Public awareness campaigns have helped spread awareness about the dangers of driving under the influence; people may still do it, but they would be hard-pressed to claim they had no idea that it was a dangerous act. Unfortunately, people think much less of having a few drinks while at the helm of a boat. Even in waterfront communities such as ours, many are unaware of how dangerous "BUI" – boating under the influence – can be. As your Panama City boating injury law firm, we want to spread the word about the dangers of BUI, and we support prevention efforts. When BUI accidents occur, we are also committed to helping the victim recover compensation from those at fault.
Recent autopsy results shed additional light on a tragedy that claimed three lives in December. As WJHG reports, the autopsies show that two young women and a high school coach were all intoxicated when they struck a piling and were thrown into the waters of the Choctawhatchee Bay. Authorities have deemed the deaths of 18-year-old Taylor Evanoff, 21-year-old Jamilia Beltz, and 47-year-old Robert Williams accidental. Officials believe that they had been at a club before heading out on Williams' boat just before midnight on December 4, with the accident likely occurring in the early hours of December 5. Williams had been the coach for the Bay High School boys’ basketball team for 5 seasons, including the 2003 season when he led them to a spot in the state Final Four.
BUI Safety Initiatives comprise an important part of the work done by the United States Coast Guard's Boating Safety Division. At a blood alcohol concentration of .10, a boat operator is more than 10 times as likely to die in a boating accident that an operator who is fully sober. Passengers also experience a greater risk for both injury and death, especially if they are also drinking. Overall, alcohol plays a part in about one-third of all recreational boating deaths. Coast Guard data shows more than half of the victims of alcohol-related boating deaths either fell overboard or capsized their crafts.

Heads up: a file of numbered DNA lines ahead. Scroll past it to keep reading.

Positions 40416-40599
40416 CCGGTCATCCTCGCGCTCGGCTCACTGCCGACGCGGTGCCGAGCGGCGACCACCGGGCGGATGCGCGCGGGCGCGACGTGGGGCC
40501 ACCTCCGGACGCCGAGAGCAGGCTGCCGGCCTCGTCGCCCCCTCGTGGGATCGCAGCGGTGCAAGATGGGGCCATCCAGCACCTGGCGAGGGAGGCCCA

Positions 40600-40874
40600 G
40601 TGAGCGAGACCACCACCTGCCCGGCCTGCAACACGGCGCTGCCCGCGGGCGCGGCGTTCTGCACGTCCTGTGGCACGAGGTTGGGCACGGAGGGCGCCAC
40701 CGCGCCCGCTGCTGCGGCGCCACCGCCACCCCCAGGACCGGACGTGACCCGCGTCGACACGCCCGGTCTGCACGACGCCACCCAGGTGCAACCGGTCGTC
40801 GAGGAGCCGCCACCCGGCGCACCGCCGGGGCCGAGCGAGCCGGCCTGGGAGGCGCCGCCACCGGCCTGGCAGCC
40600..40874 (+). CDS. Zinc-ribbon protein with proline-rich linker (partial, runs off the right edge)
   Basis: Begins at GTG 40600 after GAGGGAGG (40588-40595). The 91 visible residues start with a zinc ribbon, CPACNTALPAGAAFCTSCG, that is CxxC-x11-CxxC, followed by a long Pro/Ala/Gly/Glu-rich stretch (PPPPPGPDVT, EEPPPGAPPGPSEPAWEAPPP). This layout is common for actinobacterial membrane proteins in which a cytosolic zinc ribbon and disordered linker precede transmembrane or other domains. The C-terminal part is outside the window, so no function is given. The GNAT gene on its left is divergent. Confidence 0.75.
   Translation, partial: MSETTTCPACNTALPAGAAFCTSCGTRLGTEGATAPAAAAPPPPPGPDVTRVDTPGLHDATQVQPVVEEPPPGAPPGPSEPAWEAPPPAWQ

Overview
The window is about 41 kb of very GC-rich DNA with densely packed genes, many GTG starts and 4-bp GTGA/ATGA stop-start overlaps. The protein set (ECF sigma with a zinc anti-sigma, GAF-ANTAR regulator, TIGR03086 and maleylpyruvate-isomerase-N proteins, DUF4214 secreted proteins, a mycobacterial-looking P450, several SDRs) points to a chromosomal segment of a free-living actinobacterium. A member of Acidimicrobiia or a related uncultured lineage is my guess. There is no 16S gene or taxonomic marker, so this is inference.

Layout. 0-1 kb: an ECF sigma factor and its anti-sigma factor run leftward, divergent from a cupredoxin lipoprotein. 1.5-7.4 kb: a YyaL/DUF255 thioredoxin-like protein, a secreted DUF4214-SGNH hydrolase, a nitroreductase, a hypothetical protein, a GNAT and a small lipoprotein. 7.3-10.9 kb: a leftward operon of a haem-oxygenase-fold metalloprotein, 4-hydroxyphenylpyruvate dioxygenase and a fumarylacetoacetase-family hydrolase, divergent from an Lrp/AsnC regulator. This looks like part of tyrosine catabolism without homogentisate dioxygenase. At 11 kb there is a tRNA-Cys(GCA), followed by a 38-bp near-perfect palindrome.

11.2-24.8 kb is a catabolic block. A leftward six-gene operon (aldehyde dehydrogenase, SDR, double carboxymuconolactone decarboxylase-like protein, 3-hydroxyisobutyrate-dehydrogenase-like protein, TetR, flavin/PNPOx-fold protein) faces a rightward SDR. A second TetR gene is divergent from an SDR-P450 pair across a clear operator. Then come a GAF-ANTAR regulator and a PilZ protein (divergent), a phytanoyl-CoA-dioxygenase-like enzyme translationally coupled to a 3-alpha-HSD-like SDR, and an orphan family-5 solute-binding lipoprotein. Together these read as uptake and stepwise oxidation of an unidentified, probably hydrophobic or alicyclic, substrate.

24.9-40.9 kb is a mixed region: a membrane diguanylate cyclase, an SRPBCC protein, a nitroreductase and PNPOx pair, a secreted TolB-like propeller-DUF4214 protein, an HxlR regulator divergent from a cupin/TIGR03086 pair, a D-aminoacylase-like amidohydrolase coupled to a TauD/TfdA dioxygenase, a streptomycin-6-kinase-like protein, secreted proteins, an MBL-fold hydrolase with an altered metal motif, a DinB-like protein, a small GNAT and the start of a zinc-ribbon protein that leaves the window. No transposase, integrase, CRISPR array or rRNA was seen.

Why is alcohol and boating such a dangerous combination? Alcohol impacts a person's judgment, coordination, balance, and vision, all of which can endanger both passengers and operators. Alcohol's effects are accelerated by motion, vibration, sun, and other aspects of the boating environment. Fatigue, also accelerated on the water, can further impair coordination, reduce reaction times, and impede judgment.
Additionally, certain aspects of impairment pose unique dangers to those on the water. For example, inner ear changes make it difficult for someone who falls overboard to distinguish up from down in the water and the feeling of warmth from alcohol can keep someone from exiting dangerously-cold water. Further, while drivers often drive on a daily basis, recreational boaters are typically less experienced and less confident on the water, making impairment even more risky.
Notably, the Coast Guard is charged with enforcing the federal prohibition against BUI, a law that covers all boats, from simple rowboats and canoes to the very biggest ships. Federal BUI law also extends to U.S. vessels traveling the high seas and foreign vessels using U.S. waters.
All too often, when people picture a day on the water, the image includes a cooler full of beer. Few, if any of us, would add the same cooler to a day on the road. The water scene is just as dangerous as the road scene. Alcohol-related boating injuries and deaths are preventable; we encourage people to spread the word about the dangers of BUI to help prevent these tragedies.
We also believe in holding people accountable for their actions, including the decision to boat while impaired. If you were injured by a drunk boater, or if a loved one was injured or killed, we can help you recover monetary damages and send a message that BUI will not be tolerated in our community. Call our Panama City drunk boating injury lawyer to discuss your case.